Anonymous Coward says:

Re: Re: Re:

They were clueless to think they wouldn’t get caught.

The question isn’t whether they’ll get caught, it’s whether they’ll face consequences. Yeah, they could still go to jail, but who knows? We’ve seen Corporate America get away with worse. Only one bank, one that few had ever heard of, was indicted for the 2008 mortgage crisis; other bank executives mostly remain rich.

Anonymous Coward says:

Data breaches (and this isn’t even a breach, the data here was offered publicly) are getting to be a bit of a yawn. The message is clear: Don’t trust any old website with your credit card or other personal details. For payments, stick with those sites that use specialist services for that such as Stripe or even PayPal — they have a vested interest in keeping your data secure. If they don’t offer such a payment method then shop elsewhere or don’t bother. At least if you stick with just a couple payment processors your details are shared with the smallest number of sites possible.

Anonymous Coward says:

Maybe they had a clue once...

MoviePass might have had a clue at the start. The idea was to resell tickets for less than they cost them but eventually to get movie theater chains to sell them tickets for less on the strength of the greater marketing prowess of MoviePass in bringing in new customers who wouldn’t otherwise see movies and would load up on snacks.

Bottom line, If theaters we’re making more after MoviePass than before, then they would have a motive to lower ticket prices for MoviePass but if MoviePass is just selling tickets to people who would have bought them for a higher price anyway, or who didn’t buy enough snacks, or used MoviePass too much, then their business model wouldn’t work.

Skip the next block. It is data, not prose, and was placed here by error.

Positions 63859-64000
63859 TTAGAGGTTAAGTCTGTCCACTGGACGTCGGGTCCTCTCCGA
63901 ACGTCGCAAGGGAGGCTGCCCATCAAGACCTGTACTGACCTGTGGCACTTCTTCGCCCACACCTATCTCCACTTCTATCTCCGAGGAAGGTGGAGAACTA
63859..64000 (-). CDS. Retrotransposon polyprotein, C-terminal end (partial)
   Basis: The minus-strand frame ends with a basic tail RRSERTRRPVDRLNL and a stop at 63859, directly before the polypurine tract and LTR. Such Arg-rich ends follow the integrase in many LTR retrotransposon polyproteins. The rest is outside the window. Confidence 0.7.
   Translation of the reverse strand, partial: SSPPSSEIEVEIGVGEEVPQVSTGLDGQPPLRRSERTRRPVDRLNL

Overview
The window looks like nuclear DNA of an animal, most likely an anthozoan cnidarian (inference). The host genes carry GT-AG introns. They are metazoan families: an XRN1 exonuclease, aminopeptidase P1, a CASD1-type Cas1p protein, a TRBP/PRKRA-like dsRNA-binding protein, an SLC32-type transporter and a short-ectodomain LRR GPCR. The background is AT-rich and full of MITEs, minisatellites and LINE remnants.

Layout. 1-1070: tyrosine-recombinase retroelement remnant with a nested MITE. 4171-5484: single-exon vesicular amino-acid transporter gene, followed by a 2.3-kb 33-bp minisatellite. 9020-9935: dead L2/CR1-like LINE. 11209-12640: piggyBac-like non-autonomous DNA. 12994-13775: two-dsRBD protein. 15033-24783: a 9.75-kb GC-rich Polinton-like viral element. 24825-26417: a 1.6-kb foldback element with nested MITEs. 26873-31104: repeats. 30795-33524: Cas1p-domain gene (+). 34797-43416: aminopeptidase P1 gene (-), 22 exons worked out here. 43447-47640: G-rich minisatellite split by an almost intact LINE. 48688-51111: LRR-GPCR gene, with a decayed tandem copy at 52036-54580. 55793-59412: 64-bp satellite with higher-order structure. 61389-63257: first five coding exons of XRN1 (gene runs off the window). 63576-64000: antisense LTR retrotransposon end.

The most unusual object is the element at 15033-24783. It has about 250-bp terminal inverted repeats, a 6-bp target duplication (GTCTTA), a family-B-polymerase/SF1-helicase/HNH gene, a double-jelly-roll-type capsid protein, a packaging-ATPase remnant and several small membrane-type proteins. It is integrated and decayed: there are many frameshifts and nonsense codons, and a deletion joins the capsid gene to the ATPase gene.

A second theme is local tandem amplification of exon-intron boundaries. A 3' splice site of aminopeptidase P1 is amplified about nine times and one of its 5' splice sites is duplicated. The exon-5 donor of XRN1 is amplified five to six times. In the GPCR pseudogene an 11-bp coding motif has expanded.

Maybe it did work and they proved their case to theaters, who then stole the idea and made their own passes because why should they share a dime with an outside party? And that’s just what happened didnt it? MoviePass’s mistake was in thinking they had anything to sell that AMC couldn’t sell to their own customers.

Anonymous Coward says:

Re: Maybe they had a clue once...

Good point. In my are we have the traditional sardine can theaters, complete with the smell and cramped conditions, and we have Cinetopia, a "high end" theater with better seating, food and drinks served inside the theater, and higher prices. Those who frequent the sardine cans rarely visit the nicer theater. The same is true in reverse. Thus there really isn’t any kind of real competition and a "movie pass" would be used exclusively for tickets at one of the two theater types. Because all Cinetopias are owned by the one guy and all of the others are owned by the one corp, all each needs to do is issue their own movie pass and this MoviePass business is done. In this area at least.

I don’t know what made them think that theaters would give them a big enough discount that they could offer such cheap tickets to their MoviePass customers and still have enough left over as profit to be worth it. Bad idea and they should be ashamed. Their investors should be listed publicly so everyone else can take advantage of them, too.

Michael (profile) says:

Horrible, but not as bad as this may seem

"A little over half contained unique MoviePass debit card numbers"

MoviePass debit cards were the way the users purchased the tickets. When they selected a movie to go see, the debit card would get the cost of the ticket applied to it and the user would use the card to purchase the ticket.

While having an exposed database full of customer information is horrible, it was not customer credit or debit cards exposed here, it was just a card number for a card that really cannot be used for anything except purchasing a movie ticket selected by the user.